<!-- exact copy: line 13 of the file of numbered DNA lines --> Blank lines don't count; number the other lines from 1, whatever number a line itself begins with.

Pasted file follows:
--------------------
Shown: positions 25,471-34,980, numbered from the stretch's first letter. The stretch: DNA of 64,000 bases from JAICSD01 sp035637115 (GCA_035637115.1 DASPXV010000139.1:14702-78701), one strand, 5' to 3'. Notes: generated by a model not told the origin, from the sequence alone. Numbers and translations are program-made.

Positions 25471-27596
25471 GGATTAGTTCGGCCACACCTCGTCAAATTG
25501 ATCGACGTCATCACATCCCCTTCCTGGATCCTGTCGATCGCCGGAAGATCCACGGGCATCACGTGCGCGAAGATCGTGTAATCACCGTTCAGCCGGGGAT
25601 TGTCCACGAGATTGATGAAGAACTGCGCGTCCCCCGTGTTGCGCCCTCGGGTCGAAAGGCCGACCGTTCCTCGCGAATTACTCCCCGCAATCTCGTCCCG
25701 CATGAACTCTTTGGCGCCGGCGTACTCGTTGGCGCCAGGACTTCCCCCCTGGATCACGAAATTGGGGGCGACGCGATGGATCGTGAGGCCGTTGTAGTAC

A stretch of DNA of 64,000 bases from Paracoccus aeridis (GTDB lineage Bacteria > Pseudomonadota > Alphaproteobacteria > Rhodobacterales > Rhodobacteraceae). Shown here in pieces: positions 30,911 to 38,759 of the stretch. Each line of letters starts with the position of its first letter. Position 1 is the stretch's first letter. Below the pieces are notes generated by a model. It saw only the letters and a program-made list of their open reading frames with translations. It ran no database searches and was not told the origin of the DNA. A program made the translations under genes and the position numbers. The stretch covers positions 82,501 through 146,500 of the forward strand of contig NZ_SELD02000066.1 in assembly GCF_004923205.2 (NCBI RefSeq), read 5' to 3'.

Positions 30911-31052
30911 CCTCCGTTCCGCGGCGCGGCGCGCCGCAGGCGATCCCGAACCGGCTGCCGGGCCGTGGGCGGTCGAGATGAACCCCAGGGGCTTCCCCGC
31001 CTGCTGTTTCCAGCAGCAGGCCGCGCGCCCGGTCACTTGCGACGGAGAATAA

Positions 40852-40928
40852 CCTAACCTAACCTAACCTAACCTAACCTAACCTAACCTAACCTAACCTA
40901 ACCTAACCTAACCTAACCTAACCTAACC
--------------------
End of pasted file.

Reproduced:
40901 ACCTAACCTAACCTAACCTAACCTAACC